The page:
After two years, six months, and 22 days, I am going to stop sending emails to Canadian professors. During these two and a half years looking for a Ph.D.studentship. The majority of my friends said that university professors are bombarded by emails from all the countries across the globe. I said ok. During this period I have published many articles in some reputable journals. Unlike Canadians, the Americans, New Zealanders, and Australians are the best ones, always reply to your email, say "yes" or "no". If Canadian professors are busy, please set your automatic answering in your email setting to reply NO. Thanks.
It seems as though you might be the issue here, not the professors. I say this because the odds that every single professor you’ve emailed from a Canadian institution not responding because of their geographical context is near zero. Particularly because those at Canadian institutions are not necessarily even born Canadian‘s themselves, so you’d have to argue that Canadian academic culture is the problem, which again, I can’t envision being the case.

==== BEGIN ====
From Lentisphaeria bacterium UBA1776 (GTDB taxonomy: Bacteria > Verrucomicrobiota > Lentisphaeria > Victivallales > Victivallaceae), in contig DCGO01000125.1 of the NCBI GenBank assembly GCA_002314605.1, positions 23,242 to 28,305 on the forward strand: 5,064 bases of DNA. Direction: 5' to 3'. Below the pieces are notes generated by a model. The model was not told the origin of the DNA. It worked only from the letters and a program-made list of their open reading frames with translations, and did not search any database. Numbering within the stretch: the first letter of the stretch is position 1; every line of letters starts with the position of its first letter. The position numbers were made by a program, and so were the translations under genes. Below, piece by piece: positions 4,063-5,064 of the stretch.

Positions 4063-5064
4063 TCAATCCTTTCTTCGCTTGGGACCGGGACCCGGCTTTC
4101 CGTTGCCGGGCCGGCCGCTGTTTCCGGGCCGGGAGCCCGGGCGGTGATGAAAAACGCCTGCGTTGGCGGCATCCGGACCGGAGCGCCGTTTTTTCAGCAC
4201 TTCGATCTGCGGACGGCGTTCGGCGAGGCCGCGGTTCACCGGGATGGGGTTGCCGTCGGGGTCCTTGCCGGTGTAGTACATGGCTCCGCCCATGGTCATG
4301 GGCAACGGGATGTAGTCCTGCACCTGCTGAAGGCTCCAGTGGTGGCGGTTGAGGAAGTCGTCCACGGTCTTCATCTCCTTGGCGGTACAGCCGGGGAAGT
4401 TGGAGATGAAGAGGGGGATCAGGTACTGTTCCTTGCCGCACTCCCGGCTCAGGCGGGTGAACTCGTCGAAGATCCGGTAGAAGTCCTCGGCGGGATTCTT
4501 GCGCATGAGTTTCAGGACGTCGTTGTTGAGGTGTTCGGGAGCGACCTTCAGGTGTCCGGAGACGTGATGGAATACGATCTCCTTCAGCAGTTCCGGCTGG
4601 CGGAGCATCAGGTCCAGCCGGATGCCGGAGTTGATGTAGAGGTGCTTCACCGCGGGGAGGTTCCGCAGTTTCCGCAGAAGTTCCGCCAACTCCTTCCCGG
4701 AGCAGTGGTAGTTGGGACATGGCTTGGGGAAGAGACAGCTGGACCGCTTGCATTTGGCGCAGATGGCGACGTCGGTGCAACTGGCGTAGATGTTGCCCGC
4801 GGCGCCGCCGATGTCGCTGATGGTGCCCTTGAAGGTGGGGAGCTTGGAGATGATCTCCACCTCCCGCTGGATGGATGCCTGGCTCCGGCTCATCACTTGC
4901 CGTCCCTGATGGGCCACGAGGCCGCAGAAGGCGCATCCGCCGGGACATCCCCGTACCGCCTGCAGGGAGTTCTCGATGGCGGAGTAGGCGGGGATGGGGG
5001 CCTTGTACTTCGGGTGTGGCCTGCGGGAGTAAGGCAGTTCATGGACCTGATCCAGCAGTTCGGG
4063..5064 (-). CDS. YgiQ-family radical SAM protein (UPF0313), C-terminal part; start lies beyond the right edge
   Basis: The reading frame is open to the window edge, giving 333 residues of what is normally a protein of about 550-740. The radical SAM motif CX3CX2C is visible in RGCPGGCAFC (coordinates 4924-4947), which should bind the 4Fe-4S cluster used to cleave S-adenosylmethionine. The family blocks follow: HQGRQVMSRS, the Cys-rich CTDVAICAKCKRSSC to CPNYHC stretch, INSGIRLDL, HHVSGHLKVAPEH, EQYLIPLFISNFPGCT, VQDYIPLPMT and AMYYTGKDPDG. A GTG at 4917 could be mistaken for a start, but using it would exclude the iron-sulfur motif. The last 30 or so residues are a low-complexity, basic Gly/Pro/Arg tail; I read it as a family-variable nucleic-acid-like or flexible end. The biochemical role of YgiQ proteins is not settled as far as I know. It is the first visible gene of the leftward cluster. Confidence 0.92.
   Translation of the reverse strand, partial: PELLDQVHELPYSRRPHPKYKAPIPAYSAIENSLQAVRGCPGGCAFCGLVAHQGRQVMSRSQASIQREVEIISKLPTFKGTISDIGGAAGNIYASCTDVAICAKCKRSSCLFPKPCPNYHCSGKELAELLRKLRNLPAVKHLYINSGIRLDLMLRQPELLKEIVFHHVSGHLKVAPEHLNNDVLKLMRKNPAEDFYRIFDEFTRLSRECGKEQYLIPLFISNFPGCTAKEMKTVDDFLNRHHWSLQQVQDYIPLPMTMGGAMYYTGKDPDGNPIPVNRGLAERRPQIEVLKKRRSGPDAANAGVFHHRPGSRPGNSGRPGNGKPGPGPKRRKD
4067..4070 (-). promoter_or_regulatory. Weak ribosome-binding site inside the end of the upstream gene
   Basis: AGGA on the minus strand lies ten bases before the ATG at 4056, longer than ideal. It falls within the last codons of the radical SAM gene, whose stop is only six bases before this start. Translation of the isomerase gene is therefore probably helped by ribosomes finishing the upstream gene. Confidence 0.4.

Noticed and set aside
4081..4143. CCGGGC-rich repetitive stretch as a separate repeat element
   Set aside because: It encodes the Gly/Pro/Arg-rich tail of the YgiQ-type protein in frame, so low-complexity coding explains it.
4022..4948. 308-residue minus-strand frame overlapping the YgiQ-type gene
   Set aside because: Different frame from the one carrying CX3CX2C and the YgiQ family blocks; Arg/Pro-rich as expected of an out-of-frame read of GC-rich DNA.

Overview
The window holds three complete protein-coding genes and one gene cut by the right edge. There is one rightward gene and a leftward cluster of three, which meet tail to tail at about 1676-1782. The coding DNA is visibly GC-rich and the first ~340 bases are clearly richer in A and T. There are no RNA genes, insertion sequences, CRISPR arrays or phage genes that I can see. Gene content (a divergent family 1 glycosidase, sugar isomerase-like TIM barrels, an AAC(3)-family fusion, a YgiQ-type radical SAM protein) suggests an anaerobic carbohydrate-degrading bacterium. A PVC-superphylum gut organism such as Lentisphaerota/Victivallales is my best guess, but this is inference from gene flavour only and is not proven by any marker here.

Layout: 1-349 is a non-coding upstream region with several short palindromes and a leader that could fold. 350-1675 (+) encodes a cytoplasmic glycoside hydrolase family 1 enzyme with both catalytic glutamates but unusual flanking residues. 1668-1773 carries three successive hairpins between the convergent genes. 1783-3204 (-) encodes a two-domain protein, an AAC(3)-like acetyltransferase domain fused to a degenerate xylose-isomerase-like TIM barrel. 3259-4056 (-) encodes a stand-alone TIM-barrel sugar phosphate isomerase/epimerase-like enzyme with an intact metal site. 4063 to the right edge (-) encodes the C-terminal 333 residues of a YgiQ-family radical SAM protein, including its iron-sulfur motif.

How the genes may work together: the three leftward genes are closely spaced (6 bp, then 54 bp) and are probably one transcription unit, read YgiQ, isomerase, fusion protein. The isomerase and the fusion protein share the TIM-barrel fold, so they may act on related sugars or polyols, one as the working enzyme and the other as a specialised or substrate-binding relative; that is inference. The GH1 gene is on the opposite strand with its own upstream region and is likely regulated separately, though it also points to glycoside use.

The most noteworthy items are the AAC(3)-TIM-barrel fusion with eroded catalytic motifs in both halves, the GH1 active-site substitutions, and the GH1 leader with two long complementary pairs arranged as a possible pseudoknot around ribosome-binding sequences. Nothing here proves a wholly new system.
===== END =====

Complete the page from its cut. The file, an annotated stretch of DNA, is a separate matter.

You should do some serious reflection on what your email titles are, your body paragraphs, how you come across, and the Canadian system will help you to find a more rational answer.
I suspect that Canadian academics get a far larger number of queries from prospective Iranian students (I gather from poking around in your question history that that's your country of origin), certainly compared to the US in recent times, because Canada is more open to student admissions from Iran. Therefore, Canadian academics may be increasingly overwhelmed by inquiries, and your inquiries may be more likely to be lost in the flood.
From here, "The number of Iranian student applications [to Canada] has more than doubled since 2017." (presumably the number of inquiries is roughly proportional to the number of applications ...)
(I am a Canadian academic who doesn't always manage to send a polite and timely e-mail response to student requests, even domestic ones! I get large numbers of inquiries from the Middle East and South Asia ...)